CERN — the European Organization for Nuclear Research

3D-Printable Scattering Experiment

Product of CERN S'Cool LAB

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Purpose

to learn about the difference between observation and inference to learn about scattering experiments to develop and test scientific models

Information

Scattering experiments (e.g. the gold foil experiment) are important research tools of nuclear and particle physics. They help us to study interactions between particles and to obtain information about the structure of matter. Below, we present activities using a mechanical 3D-printable scattering experiment. The activities include different difficulty levels, in which high-school students can study scattering qualitatively, semi-quantitatively or quantitatively.

If you don’t have access to a 3D printer, you can also rebuild the setup with everyday equipment such as marbles, tennis balls and cardboard.

The 3D-printable setup

We developed a 3D printable model for a mechanical scattering experiment with 5 mm steel balls (ball bearings). This setup includes

  • base (a): a circular base plate with a diameter of 18 cm and 16 pockets to collect the scattered steel balls
  • ramp (b): a ramp for 7 steel balls of 5 mm diameter, with a distance of 7 mm. The beta version of the ramp provides 3 different starting positions at a different height to modify the kinetic energy of the steel balls
  • scattering objects (c): including a circular cylinder (diameter 4 cm), triangular prism (side length 3.5 cm), 1/r potential hill (max. diameter 3.5 cm), cuboid (side length 3.5 cm) and an object with a substructure (3 small circular cylinders, each 1 cm in diameter)
  • lid (d): can be attached to the scattering objects to hide them underneath
  • steel balls (e): need to be purchased separately, diameter 5 mm, look for a shop selling ball bearings

Suggestions for educators

There are different ways to use this scattering model in your classroom. Depending on the age and level of your students, we propose 3 different difficulty levels. In any case, it is important to discuss the limits of this mechanical scattering model when comparing it to the goal-foil experiment.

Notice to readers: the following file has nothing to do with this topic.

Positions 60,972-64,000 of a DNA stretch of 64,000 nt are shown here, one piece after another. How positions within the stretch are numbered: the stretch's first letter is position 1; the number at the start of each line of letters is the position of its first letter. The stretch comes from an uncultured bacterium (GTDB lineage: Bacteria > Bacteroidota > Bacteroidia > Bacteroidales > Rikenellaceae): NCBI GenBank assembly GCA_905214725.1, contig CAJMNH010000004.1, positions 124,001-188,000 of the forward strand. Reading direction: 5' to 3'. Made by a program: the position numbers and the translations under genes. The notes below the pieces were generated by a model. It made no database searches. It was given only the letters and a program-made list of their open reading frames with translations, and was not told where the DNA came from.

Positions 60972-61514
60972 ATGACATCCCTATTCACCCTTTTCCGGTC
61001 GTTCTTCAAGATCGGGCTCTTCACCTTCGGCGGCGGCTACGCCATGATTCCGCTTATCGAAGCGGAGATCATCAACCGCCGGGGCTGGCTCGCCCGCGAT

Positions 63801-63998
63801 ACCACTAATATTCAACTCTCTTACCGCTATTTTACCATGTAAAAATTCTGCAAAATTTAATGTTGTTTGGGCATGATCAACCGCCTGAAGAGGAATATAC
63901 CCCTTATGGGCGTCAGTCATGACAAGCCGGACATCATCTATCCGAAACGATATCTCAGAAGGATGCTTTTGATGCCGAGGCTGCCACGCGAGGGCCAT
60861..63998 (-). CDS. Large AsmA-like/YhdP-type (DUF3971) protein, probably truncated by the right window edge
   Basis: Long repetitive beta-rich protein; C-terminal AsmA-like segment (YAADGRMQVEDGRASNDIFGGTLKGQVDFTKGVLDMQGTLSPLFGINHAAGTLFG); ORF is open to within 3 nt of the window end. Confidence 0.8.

Qualitative approach: The scattering patterns are interpreted only qualitatively. Students get to see the different scattering objects beforehand. Then, one of the students or the teacher hides one of the objects under the lid. After observing the scattering angles for a few steel balls, students try to guess the shape of the hidden object. This activity can be used to highlight the difference between observation (the scattered steel balls) and inference (the conclusion we draw based on our observation, in this case, the shape of the scattering object) in science. However, in real life, we have no way of “lifting the lid” to confirm our hypotheses. Instead, we can only design new experiments to test our hypotheses. Here, the role of models in scientific research can be discussed. In this version of the activity, we suggest starting without the 1/r potential hill. In the end, the teacher can use the potential hill to highlight the difference between mechanical scattering objects and Coulomb scattering potentials.

Additional material

More information about this activity (Including ideas for a semi-quantitative & quantitative approach) is available at the CERN S'Cool LAB Website https://scoollab.web.cern.ch/scattering-experiment

Post date: Mon, May 11, 2020 — 18:19
Updated date: Wed, Jun 17, 2020 — 19:02

Learning Topics

Process of Discovery

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